"How many of you out there exercise because of the joy it brings you? Conversely, how many of you out there exercise out of obligation, guilt, or dispassionate routine? For many of you visiting my blog, I"d guess that you fall into the latter group (i.e. you exercise, not necessarily because you enjoy it, but because you feel obligated to do so for some desired result). Don"t get me wrong, I think it"s great to exercise because you want to feel and look good. But when exercise becomes part of a tired obligation, or worse, when it becomes a guilt-driven obsession, that is when it might be time to step back and ask yourself, "Why isn"t this fun anymore?"
Physical activity and movement can be fun and fulfilling. After all, we are not built to be sedentary. We are built to move. Being active doesn"t just benefit us physically, but it also helps us thrive mentally and emotionally. Are you in a better mood after some good, positive movement/physical activity? Are you more efficient and effective at home and at work? I"ll bet your answer is yes. So the key is ensuring that your physical activity is a positive and healthy experience, not part of some unhealthy, joyless routine.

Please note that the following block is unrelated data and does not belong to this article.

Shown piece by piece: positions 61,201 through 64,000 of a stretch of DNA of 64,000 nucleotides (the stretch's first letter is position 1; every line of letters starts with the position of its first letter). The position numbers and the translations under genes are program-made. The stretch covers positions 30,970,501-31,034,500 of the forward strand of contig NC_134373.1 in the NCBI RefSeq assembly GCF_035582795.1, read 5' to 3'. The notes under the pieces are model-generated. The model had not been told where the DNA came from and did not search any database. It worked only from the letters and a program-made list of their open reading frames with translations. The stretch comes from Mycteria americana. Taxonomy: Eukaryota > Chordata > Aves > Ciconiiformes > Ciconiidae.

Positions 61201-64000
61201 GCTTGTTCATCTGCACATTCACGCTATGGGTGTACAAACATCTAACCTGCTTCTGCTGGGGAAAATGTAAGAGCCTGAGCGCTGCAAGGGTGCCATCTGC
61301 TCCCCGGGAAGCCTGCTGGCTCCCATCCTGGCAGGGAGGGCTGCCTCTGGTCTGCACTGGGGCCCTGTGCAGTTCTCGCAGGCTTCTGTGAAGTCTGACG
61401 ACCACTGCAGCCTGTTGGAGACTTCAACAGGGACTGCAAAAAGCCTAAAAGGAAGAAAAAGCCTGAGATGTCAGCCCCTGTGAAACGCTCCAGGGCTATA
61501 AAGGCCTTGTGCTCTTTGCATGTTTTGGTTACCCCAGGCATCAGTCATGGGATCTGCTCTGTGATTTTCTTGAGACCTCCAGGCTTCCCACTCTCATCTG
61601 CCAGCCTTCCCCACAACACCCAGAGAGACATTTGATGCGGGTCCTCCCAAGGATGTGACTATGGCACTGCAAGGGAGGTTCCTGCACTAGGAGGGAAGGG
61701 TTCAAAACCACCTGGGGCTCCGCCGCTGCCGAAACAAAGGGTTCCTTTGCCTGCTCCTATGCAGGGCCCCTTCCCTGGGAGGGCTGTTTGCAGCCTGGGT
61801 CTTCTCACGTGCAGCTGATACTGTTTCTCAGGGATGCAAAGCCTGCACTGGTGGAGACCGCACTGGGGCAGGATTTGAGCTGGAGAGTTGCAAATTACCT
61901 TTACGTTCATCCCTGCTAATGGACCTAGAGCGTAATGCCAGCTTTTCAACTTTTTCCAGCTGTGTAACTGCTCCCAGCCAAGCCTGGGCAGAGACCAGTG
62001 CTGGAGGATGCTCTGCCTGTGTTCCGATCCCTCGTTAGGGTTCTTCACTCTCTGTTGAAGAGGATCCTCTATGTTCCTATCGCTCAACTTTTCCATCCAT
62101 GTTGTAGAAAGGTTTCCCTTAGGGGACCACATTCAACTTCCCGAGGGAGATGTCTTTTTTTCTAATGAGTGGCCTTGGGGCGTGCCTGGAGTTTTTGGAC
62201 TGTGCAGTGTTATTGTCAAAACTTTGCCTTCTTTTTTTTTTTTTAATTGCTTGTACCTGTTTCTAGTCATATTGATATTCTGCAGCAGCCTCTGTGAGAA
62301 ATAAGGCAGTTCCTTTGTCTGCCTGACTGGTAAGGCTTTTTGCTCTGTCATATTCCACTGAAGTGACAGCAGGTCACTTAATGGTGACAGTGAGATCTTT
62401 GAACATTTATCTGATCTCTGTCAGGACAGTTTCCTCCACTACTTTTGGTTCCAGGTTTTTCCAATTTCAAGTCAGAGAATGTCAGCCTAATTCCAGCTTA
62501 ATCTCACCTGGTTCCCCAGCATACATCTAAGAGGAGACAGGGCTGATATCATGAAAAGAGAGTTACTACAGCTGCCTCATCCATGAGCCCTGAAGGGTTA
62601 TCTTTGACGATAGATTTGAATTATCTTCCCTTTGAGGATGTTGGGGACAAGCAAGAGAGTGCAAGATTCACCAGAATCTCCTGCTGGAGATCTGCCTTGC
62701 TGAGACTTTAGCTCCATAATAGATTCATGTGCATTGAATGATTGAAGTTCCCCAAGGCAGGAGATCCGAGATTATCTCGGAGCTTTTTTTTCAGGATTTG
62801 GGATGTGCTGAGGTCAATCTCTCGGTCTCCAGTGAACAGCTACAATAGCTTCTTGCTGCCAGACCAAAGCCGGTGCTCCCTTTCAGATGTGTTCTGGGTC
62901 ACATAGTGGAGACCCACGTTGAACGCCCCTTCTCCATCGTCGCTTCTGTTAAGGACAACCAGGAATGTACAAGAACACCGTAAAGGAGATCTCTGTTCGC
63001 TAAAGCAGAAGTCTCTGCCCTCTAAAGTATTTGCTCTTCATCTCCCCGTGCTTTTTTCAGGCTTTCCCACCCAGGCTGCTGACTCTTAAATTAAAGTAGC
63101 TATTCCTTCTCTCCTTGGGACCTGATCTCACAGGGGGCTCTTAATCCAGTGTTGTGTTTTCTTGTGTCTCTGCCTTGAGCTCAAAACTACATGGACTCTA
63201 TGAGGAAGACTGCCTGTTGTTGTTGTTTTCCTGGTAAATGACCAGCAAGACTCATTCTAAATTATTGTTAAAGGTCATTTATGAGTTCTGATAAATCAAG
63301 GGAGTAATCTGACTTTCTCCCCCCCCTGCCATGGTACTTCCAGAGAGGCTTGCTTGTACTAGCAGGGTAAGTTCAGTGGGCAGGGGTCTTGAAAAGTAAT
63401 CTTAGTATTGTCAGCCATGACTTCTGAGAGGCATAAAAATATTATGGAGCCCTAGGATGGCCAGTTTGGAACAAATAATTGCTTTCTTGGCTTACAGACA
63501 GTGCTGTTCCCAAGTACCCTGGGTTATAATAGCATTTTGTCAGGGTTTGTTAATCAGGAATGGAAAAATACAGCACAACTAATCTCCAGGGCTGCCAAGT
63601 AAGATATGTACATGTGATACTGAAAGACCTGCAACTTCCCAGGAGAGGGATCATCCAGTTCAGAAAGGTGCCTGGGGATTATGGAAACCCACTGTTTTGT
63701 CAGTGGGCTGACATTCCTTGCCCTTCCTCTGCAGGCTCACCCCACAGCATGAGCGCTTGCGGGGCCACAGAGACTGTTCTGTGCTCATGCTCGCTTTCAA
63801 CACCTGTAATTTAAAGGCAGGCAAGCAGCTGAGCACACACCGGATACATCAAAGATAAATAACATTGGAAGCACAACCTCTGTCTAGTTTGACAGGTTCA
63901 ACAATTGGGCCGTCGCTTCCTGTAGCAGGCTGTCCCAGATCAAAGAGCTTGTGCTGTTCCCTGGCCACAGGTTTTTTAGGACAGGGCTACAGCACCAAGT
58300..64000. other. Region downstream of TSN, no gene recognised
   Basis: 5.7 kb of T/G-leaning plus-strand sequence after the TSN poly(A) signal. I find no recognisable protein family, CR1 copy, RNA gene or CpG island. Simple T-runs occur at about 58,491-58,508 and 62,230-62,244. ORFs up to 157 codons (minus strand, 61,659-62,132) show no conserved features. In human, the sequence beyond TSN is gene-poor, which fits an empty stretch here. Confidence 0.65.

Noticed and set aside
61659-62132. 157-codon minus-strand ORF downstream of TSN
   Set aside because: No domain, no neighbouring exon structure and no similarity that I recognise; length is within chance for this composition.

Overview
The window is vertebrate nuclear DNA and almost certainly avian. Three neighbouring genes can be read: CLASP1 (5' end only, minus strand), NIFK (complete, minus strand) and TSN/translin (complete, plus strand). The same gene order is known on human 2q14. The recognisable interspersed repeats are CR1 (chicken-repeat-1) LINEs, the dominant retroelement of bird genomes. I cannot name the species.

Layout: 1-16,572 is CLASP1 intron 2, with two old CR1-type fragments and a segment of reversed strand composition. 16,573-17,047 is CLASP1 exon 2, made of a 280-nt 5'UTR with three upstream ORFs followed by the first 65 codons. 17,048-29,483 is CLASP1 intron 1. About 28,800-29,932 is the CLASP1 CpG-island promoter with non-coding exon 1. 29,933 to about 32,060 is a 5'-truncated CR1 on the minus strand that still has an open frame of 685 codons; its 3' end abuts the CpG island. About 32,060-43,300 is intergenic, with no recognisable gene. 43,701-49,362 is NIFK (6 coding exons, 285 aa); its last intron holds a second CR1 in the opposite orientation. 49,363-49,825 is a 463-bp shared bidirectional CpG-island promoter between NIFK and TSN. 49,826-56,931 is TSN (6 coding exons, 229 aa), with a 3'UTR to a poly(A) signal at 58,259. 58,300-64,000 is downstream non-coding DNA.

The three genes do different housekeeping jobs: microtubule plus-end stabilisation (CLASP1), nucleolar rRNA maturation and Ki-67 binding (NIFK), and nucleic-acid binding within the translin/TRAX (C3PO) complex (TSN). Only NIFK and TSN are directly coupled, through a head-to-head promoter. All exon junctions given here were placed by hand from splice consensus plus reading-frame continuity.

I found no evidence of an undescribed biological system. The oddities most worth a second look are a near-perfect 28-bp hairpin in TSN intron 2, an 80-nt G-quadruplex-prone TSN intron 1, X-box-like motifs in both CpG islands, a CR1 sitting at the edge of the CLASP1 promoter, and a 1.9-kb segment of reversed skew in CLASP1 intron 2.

Of course, movement and physical activity does not necessarily have to be "exercise," but they can be one in the same. In my experience, many people start exercising from a good place. They are driven to improve their overall health and feel good. They love the way the endorphins make them feel. Or, they feel fulfilled by the sense of achievement that certain forms of exercise can bring. But problems can arise as time goes on, especially when people adopt the mentality that exercise is part of a dieting regime or lifestyle. In these cases where physical activity becomes embedded in your mind as being synonymous with dieting the joy of physical activity and movement is lost. Every step is merely a means to a calorie-losing end. Every time you enter the sliding doors at the gym, it"s "go time" and you are not deviating from your routine no matter what. When you"re done with your workout, and you leave the gym, you don"t feel a sense of joy. Instead, all you feel is a fleeting sense of relief (knowing in the back of your mind that you "have to" do it all again in 24 hours or less)."